An Academic Right to an Opinion
BY SCOTT JASCHIK
From Inside Higher Ed
A federal appeals court ruled Thursday that the University of Minnesota could not be sued because the website of one of its research centers had labeled another website “unreliable.”
The statements made by the University of Minnesota website were protected legally — either by being true or by being opinion — said the ruling by the U.S. Court of Appeals for the Eighth Circuit. The website that prompted the suit is run by the Center for Holocaust and Genocide Studies at Minnesota. Scholars there, consistent with the consensus view of historians of genocide, include the slaughter of Armenians during World War I as a case of genocide. The suit challenged the right of the center to label as “unreliable” a website of the Turkish Coalition of America that cast doubt on whether the Armenians experienced a genocide.
Not surprisingly, the case has been closely followed by historians of that period in history. But the case has also been tracked by scholars concerned about academic freedom generally, some of whom worried that a dangerous precedent could have been set by a suit against an academic center for expressing its views on areas of scholarship. The Middle East Studies Association, for example, has called on the Turkish Coalition of American to withdraw the suit.
“We fear that legal action of this kind may have a chilling effect on the ability of scholars and academic institutions to carry out their work freely and to have their work assessed on its merits, in conformity with standards and procedures long established in the world of scholarship,” said a statement from the group.
An irony of the case is that the label of “unreliable” was removed from the Minnesota website — at about the time the Turkish coalition was criticizing it but before the suit was filed in 2010. Minnesota officials said that they didn’t want to send anyone to the websites that cast doubt on the Armenian genocide, so they removed the list of “unreliable” websites from a webpage with teaching and research links. However, the university has defended the right of the research center to have had the list up in the first place, and most of the appeals court decision is written as if Minnesota still had such a link.
Last year, a federal district court ruled that academic freedom protected the Minnesota website, but the Turkish coalition appealed, setting up Thursday’s ruling.
The appeals court rejected arguments in the appeal by the Turkish coalition that the university violated its First Amendment rights and defamed it by identifying the coalition’s website as unreliable. A central argument by the coalition was that students at the university would be denied access to the coalition’s ideas, and thus that the free exchange of ideas was hindered when a center at a public university labeled the website unreliable.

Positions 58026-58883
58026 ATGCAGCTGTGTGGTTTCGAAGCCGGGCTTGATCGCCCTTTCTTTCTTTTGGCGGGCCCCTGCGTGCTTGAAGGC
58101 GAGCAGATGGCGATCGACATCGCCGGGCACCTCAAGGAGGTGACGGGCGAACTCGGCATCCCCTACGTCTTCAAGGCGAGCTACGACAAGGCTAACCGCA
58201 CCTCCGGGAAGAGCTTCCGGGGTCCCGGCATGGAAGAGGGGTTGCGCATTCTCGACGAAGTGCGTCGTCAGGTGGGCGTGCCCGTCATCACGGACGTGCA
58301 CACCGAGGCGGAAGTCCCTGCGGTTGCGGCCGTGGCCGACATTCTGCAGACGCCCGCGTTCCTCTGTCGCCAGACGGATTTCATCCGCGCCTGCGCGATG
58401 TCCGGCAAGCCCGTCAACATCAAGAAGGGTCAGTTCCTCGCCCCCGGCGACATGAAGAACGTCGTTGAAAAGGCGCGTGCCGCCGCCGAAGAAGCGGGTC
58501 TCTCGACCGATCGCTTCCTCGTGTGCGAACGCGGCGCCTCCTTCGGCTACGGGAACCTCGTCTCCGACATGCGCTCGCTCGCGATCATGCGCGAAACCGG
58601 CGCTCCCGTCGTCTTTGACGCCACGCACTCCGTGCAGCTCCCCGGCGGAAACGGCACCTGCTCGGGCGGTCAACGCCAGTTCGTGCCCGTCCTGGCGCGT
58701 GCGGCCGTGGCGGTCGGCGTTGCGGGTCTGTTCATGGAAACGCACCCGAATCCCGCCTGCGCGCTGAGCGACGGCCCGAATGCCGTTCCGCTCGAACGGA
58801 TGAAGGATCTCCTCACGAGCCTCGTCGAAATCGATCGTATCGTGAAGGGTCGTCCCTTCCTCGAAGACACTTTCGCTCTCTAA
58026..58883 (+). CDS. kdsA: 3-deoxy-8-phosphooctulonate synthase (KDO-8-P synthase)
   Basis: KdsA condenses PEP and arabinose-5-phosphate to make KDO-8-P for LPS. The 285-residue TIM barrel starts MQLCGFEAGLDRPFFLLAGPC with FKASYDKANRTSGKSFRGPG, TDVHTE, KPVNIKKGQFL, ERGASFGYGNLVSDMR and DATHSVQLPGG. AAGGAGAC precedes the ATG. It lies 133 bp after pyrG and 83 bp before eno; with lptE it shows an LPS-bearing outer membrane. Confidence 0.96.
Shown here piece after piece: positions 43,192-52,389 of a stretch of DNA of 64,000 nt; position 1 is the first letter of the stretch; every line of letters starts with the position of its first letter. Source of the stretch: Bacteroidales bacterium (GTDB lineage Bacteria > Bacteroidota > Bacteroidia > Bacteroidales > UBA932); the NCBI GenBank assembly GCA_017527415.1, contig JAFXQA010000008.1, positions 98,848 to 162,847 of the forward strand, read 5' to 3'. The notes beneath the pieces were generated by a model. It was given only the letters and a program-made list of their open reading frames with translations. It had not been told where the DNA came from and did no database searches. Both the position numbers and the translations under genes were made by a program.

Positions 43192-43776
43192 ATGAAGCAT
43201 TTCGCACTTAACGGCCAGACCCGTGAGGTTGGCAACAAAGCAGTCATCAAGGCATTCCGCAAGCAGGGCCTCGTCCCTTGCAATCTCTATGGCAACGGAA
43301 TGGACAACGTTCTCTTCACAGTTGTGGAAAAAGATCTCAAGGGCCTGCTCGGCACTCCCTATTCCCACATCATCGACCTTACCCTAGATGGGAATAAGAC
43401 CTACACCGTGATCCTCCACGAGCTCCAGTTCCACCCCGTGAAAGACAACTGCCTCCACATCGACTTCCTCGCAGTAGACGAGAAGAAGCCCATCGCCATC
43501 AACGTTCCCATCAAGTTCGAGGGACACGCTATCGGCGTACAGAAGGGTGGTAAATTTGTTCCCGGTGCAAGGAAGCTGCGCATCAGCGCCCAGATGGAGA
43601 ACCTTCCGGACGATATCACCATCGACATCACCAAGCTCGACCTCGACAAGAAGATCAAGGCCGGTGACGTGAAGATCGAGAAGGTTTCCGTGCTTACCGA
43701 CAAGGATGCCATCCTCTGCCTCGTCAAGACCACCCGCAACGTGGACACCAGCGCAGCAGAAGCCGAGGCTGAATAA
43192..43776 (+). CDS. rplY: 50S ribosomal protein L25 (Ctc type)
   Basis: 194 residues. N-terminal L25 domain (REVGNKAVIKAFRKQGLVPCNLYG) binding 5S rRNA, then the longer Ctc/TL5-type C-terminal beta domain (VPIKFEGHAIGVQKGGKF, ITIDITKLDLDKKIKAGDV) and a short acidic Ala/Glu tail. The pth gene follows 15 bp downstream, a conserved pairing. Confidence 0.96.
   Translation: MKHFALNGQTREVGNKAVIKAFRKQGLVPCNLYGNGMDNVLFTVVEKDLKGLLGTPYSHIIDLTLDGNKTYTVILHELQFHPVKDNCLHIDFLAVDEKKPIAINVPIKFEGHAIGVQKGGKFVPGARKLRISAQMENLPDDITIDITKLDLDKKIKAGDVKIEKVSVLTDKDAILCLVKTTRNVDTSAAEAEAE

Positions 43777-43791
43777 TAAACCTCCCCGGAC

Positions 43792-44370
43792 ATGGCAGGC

On the First Amendment issue, the Turkish coalition cited court rulings in which, for example, secondary schools were found to be violating First Amendment rights of students by removing certain books from the library. The appeals court noted that those cases were based on blocking access to information — something that the court said the University of Minnesota never did.
“There is no allegation that the defendants impaired students’ access to the TCA website on a university-provided Internet system,” the appeals court’s decision says. “There is no hint in the complaint that university students were not free to, for example, read the TCA website, e-mail material from the TCA website to their friends, regale passers-by on the sidewalk with quotes from the TCA website, and so forth. In short, TCA’s website was not ‘removed’ from the university in any sense.”
The Turkish coalition’s appeal argued that the Minnesota website defamed the coalition by saying it engages in “denial” of the Armenian genocide, by calling it “unreliable,” by saying that it features a “strange mix of fact and opinion,” and that it is “an illegitimate source of information.”
The coalition argued that by labeling its website a “denial” website, the Minnesota center was maligning it because the term “denial,” in the context of the study of genocide, “implies denial of well-documented underlying facts associated with a genocidal event.” The appeals court ruling, however, says that the issue here is whether the coalition denies the Armenian genocide. “Because the TCA website does, in fact, state that it is ‘highly unlikely that a genocide charge could be sustained against the Ottoman government or its successor’ based on the historical evidence, the center’s statement under this interpretation is true and, thus, still not actionable,” the appeals court decision says.
“The remaining three statements can be interpreted reasonably only as subjective opinions, rather than facts,” the opinion adds, rejecting the defamation charges there as well.
A lawyer for the Turkish coalition did not respond to a request for comment.